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## Exposed circuits, linear quotients, and chordal clutters. (arXiv:1812.08128v1 [math.CO])

A graph $G$ is said to be chordal if it has no induced cycles of length four or more. In a recent preprint Culbertson, Guralnik, and Stiller give a new characterization of chordal graphs in terms of sequences of what they call edge-erasures'. In this note we show that these moves are in fact equivalent to a linear quotient ordering on $I_{\overline{G}}$, the edge ideal of the complement graph $\overline G$. Known results imply that $I_{\overline G}$ has linear quotients if and only if $G$ is chordal, and hence this recovers an algebraic proof of their characterization. We investigate higher-dimensional analogues of this result, and show that in fact linear quotients for more general circuit ideals of $d$-clutters can be characterized in terms of removing exposed circuits in the complement clutter. Restricting to properly exposed circuits can be characterized by a homological condition. This leads to a notion of higher dimensional chordal clutters which borrows from commutative algebra查看全文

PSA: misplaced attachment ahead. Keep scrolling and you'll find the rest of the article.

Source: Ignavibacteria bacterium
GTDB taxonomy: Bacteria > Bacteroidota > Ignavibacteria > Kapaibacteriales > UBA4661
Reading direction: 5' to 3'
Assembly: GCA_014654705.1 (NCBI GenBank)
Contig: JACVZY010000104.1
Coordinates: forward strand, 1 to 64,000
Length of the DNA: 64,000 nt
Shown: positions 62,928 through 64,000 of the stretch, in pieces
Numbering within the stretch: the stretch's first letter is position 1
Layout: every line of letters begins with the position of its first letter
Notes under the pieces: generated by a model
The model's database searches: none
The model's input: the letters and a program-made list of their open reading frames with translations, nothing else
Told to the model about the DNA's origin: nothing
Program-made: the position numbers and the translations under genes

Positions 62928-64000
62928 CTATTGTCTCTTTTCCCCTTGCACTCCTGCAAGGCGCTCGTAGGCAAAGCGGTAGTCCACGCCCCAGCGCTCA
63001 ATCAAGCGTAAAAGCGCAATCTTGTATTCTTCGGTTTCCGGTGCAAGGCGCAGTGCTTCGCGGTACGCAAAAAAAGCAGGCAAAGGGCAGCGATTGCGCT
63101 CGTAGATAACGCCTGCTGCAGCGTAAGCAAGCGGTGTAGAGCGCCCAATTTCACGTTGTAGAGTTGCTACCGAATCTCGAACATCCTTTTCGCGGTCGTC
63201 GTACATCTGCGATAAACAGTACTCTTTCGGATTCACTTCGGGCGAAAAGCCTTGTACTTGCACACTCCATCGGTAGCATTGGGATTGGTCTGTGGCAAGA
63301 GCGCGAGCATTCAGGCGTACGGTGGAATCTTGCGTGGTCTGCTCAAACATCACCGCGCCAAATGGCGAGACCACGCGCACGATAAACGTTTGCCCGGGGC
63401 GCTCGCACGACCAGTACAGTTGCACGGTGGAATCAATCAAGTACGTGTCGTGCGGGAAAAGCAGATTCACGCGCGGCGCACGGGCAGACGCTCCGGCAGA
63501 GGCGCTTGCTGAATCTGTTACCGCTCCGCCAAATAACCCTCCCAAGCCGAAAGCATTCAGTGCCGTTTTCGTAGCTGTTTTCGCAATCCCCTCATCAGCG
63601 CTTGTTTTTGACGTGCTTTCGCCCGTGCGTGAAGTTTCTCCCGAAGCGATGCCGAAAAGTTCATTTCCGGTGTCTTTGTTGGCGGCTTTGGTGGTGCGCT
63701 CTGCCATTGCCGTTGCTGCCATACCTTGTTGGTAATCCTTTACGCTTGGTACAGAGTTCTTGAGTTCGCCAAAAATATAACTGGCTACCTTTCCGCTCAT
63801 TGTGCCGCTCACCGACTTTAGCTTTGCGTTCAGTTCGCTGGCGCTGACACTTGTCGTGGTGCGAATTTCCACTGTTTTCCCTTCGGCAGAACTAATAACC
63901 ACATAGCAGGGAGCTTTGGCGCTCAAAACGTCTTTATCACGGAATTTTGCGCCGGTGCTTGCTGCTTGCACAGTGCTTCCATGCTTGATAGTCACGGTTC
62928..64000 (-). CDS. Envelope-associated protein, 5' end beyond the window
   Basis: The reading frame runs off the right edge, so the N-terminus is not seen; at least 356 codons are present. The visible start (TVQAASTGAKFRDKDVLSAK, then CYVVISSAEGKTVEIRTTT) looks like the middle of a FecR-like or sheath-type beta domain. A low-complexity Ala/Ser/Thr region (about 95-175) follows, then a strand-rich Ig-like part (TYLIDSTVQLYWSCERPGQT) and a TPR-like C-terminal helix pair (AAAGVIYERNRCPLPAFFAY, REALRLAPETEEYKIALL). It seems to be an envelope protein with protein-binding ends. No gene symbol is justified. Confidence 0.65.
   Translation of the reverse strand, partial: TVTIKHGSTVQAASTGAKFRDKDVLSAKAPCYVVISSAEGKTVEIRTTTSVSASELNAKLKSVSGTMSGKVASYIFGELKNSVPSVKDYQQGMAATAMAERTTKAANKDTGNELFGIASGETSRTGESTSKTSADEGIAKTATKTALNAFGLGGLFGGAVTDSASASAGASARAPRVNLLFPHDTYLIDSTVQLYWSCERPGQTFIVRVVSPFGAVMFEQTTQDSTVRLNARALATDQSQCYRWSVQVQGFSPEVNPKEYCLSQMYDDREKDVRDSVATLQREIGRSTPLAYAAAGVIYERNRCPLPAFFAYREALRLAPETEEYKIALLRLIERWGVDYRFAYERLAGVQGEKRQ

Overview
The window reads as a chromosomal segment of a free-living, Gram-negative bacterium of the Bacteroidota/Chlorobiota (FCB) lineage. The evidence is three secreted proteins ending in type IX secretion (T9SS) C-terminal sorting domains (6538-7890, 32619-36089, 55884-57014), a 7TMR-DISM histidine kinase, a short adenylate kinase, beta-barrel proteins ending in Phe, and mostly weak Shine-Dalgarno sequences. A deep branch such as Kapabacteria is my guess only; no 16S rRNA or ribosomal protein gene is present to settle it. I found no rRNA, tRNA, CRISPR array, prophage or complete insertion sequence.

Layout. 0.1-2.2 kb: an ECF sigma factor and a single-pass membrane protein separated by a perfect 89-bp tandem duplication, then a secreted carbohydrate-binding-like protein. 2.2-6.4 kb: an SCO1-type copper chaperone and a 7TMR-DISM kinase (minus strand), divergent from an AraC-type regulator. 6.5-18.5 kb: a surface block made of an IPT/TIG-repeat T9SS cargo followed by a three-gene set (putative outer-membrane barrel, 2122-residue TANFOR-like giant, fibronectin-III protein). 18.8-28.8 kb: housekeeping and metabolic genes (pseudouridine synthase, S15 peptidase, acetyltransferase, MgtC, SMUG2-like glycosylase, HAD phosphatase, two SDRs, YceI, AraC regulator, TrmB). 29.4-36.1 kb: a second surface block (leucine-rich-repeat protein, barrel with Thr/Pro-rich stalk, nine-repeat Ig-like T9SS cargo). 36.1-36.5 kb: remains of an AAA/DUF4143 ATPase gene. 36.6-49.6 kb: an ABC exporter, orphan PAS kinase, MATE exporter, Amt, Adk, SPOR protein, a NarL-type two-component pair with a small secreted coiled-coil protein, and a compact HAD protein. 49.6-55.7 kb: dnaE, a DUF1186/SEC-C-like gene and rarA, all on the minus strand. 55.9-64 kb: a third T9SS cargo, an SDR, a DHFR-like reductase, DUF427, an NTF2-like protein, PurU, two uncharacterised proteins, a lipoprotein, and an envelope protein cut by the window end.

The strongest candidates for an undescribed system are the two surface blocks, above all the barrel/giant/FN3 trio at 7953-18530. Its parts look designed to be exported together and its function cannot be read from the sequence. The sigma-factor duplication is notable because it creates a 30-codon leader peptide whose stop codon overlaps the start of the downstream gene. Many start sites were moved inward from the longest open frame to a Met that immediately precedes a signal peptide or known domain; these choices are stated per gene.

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 你的名字 留空匿名提交 你的Email或网站 用户可以联系你 标题 简单描述 内容 A graph $G$ is said to be chordal if it has no induced cycles of length four or more. In a recent preprint Culbertson, Guralnik, and Stiller give a new characterization of chordal graphs in terms of sequences of what they call edge-erasures'. In this note we show that these moves are in fact equivalent to a linear quotient ordering on $I_{\overline{G}}$, the edge ideal of the complement graph $\overline G$. Known results imply that $I_{\overline G}$ has linear quotients if and only if $G$ is chordal, and hence this recovers an algebraic proof of their characterization. We investigate higher-dimensional analogues of this result, and show that in fact linear quotients for more general circuit ideals of $d$-clutters can be characterized in terms of removing exposed circuits in the complement clutter. Restricting to properly exposed circuits can be characterized by a homological condition. This leads to a notion of higher dimensional chordal clutters which borrows from commutative algebra
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